The PBS News Hour led off its broadcast last night with coverage of the Israeli ban on U.S. Reps. Rashida Tlaib and Ilhan Omar entering Palestine. But the broadcast host interviewed no Palestinian or American defender of Palestinians. Just two Zionists: Danny Ayalon, the former Israeli ambassador, and California Congressman Brad Sherman.
Sherman launched an attack on the Boycott campaign that Tlaib and Omar support.
This is not your regular boycott movement. I mean, I’ve got a friend or two who won’t buy a Toyota because they want Japan to stop harvesting whales or stop killing whales. They’re not trying to force every Japanese citizen out of Asia and to be killed or somehow drifted into the Pacific.
But the international leaders of the BDS movement are trying — not try to get Israel to change this or that policy, but to try to remove every Jew from the Middle East. Just as Hitler wanted a Jewish-free Europe, this BDS group wants a Jewish-free Middle East.
The BDS campaign has never had such goals. It is a nonviolent pressure campaign to ensure Palestinian rights: an end to occupation, right of refugees to return, and equal rights inside Israel.
Host Amna Nawaz did not push back at all on the false characterization. She also accepted the idea that Ilhan Omar and Rashida Tlaib are anti-Semites, when she asked Ayalon about anti-semites Israel has welcomed.
Israel has also welcomed people who have clearly used anti-Semitic rhetoric in the past. I’m talking about Hungary’s leader Viktor Orban, also an Italian leader, Matteo Salvini. Both of them have been anti-Semites in some of their political language. They were welcomed to Israel. So, what’s the difference?
The New York Times passed along the same slur as fact yesterday in an article on the banning:
Ms. Omar… has drawn criticism even from fellow Democrats for engaging in anti-Semitic tropes in criticizing Israel…
Omar has been accused of anti-semitism for raising legitimate political questions: 1. She cited the role of campaign contributions in influencing Congress on Israel policy– and in doing so stated a truth that even Jewish members of Congress have acknowledged. 2. She later questioned the “allegiance to a foreign country” of political actors — by implication, a criticism of the role of the Israel lobby that many Jewish writers have also raised. And that Senator J.W. Fulbright once raised as a policy issue about Israel lobbyists.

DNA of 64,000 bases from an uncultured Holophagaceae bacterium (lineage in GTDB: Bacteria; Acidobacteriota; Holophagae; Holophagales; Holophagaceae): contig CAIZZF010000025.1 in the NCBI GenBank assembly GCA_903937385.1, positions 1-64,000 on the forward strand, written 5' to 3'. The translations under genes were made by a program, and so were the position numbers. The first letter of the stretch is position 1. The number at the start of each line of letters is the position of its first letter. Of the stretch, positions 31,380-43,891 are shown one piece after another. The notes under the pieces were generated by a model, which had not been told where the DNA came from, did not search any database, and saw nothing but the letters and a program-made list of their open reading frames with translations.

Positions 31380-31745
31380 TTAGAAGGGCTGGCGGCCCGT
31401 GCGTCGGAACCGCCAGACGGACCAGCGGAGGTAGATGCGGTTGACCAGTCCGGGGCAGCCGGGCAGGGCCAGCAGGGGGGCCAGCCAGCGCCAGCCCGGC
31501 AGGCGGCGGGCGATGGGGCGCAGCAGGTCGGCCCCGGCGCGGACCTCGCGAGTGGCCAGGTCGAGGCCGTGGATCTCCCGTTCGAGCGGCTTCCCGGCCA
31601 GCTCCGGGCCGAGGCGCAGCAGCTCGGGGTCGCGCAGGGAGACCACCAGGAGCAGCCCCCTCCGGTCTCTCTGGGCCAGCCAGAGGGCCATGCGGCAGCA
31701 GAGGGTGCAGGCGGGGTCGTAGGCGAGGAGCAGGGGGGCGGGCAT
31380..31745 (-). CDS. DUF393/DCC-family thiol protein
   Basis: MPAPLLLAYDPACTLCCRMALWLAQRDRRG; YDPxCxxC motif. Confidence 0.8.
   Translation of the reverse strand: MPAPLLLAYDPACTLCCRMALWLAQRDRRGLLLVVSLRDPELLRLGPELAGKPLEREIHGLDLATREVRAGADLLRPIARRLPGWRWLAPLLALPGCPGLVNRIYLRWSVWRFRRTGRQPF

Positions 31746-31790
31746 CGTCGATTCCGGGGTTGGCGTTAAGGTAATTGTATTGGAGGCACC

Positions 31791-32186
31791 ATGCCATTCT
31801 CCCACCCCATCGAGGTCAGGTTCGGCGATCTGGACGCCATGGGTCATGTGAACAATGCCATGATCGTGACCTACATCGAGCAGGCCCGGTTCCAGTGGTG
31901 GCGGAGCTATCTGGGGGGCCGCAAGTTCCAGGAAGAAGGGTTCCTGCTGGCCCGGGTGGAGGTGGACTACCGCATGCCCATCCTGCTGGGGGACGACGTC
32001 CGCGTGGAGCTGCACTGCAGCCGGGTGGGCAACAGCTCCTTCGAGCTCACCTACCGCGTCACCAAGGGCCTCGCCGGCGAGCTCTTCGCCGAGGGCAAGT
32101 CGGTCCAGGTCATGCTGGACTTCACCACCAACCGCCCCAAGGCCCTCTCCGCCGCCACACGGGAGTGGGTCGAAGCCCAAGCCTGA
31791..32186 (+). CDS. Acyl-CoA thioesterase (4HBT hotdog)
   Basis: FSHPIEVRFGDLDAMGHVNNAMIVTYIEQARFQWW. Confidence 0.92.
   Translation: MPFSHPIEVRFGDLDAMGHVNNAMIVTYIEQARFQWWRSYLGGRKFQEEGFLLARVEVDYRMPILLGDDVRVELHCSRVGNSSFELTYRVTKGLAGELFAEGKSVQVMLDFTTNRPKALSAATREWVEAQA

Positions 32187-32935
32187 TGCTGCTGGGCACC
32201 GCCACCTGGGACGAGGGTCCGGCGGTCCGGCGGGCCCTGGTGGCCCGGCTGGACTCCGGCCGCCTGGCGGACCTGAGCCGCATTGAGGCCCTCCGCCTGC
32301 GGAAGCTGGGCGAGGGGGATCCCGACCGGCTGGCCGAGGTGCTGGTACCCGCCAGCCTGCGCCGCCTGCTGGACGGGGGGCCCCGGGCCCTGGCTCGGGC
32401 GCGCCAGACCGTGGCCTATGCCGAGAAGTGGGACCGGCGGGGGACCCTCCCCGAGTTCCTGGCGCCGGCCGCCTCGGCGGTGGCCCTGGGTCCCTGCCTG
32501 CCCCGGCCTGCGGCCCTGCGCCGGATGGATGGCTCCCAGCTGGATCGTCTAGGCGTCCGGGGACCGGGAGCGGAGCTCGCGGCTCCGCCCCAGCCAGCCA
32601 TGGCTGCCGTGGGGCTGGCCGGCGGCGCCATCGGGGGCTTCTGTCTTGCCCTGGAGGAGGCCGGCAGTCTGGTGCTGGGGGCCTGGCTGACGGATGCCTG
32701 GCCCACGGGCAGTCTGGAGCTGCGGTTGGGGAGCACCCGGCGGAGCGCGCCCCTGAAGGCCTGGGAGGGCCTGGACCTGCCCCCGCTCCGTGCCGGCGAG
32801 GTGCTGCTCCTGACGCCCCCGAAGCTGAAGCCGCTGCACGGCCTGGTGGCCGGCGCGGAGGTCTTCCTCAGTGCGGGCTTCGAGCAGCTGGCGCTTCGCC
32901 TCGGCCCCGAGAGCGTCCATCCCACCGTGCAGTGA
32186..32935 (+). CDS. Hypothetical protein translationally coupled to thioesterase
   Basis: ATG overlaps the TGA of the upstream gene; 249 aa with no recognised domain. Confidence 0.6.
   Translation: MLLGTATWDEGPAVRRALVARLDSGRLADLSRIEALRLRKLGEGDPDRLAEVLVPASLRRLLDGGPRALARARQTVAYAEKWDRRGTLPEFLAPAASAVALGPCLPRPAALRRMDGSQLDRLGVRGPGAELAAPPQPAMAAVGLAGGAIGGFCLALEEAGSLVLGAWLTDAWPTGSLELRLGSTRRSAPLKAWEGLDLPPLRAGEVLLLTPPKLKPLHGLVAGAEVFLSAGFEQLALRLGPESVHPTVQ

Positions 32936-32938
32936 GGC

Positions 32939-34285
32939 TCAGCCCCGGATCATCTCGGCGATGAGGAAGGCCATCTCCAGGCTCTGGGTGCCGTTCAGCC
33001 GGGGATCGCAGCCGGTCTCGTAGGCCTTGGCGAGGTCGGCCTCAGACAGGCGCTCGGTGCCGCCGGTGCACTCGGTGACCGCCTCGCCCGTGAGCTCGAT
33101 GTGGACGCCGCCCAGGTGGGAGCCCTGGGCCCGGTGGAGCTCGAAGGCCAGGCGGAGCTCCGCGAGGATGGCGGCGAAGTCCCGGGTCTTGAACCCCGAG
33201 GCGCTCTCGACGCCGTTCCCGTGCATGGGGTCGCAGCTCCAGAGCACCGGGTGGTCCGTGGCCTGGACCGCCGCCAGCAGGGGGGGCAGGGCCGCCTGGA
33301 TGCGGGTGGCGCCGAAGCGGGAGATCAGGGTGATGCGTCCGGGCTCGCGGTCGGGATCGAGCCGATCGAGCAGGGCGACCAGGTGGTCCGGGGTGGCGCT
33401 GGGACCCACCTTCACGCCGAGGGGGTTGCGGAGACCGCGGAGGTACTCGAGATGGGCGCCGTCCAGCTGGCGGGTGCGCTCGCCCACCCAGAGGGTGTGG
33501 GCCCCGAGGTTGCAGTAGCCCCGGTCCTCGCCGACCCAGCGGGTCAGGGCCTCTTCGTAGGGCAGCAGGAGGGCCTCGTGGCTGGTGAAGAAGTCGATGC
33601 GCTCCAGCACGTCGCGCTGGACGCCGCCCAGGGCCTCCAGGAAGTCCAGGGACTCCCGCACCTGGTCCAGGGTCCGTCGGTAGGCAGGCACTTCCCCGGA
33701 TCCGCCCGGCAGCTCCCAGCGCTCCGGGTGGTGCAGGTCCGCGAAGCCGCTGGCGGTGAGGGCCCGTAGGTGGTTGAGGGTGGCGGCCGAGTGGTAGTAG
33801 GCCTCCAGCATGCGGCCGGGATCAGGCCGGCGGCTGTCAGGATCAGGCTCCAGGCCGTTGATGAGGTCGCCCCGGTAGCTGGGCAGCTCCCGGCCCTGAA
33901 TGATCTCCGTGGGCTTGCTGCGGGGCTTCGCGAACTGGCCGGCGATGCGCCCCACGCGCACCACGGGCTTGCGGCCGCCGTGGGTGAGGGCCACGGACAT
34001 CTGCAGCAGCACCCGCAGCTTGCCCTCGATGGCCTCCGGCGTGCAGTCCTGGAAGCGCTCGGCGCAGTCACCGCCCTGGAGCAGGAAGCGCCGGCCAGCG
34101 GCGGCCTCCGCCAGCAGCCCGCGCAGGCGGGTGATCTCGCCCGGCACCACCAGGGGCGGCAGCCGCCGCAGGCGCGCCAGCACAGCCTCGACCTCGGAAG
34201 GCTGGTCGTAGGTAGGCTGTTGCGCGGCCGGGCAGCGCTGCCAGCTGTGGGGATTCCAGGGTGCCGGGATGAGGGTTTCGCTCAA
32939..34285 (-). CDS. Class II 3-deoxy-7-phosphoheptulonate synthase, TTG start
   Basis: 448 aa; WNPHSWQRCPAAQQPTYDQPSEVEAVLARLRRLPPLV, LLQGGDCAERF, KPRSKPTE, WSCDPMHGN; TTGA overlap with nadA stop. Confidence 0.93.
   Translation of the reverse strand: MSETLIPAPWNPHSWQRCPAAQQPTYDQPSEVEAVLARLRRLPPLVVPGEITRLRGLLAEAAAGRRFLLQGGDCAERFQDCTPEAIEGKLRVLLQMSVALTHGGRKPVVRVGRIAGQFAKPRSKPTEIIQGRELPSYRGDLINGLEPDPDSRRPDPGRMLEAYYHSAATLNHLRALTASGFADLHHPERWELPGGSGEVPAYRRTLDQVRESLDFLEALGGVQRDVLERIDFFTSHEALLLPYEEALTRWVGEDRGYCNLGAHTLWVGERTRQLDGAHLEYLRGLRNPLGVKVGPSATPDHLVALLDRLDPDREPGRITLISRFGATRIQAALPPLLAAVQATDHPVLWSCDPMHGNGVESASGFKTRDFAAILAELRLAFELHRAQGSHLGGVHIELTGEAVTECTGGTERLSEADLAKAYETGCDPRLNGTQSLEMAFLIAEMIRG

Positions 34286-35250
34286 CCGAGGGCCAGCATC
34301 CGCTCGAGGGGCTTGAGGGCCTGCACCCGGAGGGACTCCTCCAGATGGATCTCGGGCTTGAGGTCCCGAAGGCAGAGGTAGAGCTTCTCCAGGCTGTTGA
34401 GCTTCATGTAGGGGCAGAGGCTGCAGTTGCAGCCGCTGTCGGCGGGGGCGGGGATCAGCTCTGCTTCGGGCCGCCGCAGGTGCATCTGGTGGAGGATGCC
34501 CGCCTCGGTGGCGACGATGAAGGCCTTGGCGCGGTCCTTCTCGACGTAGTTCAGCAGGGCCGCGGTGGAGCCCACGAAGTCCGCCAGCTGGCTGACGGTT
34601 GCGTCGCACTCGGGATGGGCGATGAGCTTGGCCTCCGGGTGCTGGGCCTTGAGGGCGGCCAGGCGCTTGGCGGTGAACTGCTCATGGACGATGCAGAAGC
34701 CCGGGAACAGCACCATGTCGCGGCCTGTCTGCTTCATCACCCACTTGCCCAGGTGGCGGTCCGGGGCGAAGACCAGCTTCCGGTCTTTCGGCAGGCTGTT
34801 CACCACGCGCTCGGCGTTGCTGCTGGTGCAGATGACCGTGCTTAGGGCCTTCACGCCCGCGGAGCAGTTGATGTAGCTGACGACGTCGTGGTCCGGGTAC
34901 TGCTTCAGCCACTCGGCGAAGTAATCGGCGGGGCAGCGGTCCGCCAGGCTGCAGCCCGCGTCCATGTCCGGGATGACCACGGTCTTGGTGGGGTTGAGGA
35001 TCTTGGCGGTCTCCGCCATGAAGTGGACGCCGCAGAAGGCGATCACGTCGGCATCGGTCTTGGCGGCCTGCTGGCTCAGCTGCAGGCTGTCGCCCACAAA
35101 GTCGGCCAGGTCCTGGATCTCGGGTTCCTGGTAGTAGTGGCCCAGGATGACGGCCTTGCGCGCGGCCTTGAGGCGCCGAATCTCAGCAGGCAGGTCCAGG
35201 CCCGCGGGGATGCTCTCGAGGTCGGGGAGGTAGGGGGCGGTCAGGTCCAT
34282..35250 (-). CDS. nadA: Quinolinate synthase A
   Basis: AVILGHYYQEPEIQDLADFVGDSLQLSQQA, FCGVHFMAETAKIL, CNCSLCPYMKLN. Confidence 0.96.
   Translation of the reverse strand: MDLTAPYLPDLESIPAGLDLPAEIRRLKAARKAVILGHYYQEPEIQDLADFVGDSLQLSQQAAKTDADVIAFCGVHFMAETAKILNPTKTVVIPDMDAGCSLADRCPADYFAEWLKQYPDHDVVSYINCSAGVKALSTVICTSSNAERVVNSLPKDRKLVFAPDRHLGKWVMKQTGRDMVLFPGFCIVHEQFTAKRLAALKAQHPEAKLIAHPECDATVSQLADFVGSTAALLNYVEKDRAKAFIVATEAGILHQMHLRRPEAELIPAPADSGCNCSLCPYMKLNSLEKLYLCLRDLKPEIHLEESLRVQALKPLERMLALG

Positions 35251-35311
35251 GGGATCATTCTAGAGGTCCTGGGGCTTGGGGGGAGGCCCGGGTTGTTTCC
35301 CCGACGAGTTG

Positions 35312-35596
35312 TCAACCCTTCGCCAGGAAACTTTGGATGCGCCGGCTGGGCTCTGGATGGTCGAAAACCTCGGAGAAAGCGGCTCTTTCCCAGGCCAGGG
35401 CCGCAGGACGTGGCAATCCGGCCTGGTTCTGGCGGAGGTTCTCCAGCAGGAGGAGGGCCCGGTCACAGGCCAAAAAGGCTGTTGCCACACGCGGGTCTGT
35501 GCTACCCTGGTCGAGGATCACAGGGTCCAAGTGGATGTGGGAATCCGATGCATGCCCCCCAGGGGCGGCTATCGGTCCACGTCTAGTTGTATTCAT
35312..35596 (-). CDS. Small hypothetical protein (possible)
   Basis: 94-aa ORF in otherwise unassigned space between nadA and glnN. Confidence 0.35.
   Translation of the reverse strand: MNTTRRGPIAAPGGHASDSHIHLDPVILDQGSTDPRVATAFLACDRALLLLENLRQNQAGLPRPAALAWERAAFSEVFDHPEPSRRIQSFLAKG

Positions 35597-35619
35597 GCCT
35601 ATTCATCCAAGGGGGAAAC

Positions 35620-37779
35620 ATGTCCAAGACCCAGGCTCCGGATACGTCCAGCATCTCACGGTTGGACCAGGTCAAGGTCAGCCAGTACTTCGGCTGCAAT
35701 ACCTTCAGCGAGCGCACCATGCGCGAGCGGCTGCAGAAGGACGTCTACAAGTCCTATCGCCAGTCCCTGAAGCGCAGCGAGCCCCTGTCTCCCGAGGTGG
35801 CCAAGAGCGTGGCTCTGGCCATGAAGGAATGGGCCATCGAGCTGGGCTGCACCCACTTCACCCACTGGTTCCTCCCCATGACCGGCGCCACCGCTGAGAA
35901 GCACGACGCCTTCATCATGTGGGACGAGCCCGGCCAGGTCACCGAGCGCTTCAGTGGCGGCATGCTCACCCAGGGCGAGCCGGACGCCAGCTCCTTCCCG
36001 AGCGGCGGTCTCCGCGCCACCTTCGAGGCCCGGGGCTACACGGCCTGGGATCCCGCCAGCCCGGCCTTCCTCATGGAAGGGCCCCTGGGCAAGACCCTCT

One must not question U.S. support for Israel! The New York Times editorial page set the tone yesterday by lamenting that Trump and Netanyahu were risking bipartisan U.S. support for Israel.
How sad that two leaders — each desperate to look tough to his own base — are risking a bipartisan relationship built between these two nations over generations.
Maybe it’s good that American politicians criticize Israel? No, the editorial had little to say about Palestinian conditions or the boycott campaign; and was marked by deference to Israel.
It has long been Israel’s mantra that critics of its policies should come see for themselves, and the country is certainly strong enough to handle any criticism from two members of Congress.
“Israel certainly has been strong enough to ignore all criticisms of its human rights violations, in large part because of that bipartisan support the Times fears is being lost,” Donald Johnson writes to me. “This piece reads like something written by people more concerned about Israel’s image than Israel’s human rights record. No deep dive into history is needed for this one. It is such a dumb shallow piece that shows where their real concerns lie.”
How bracing by comparison was Bernie Sanders on Chris Hayes:
“If Israel doesn’t want members of the United States Congress to visit their country…maybe they can respectfully decline the billions of dollars that we give to Israel.”
H/t James North and Adam Horowitz.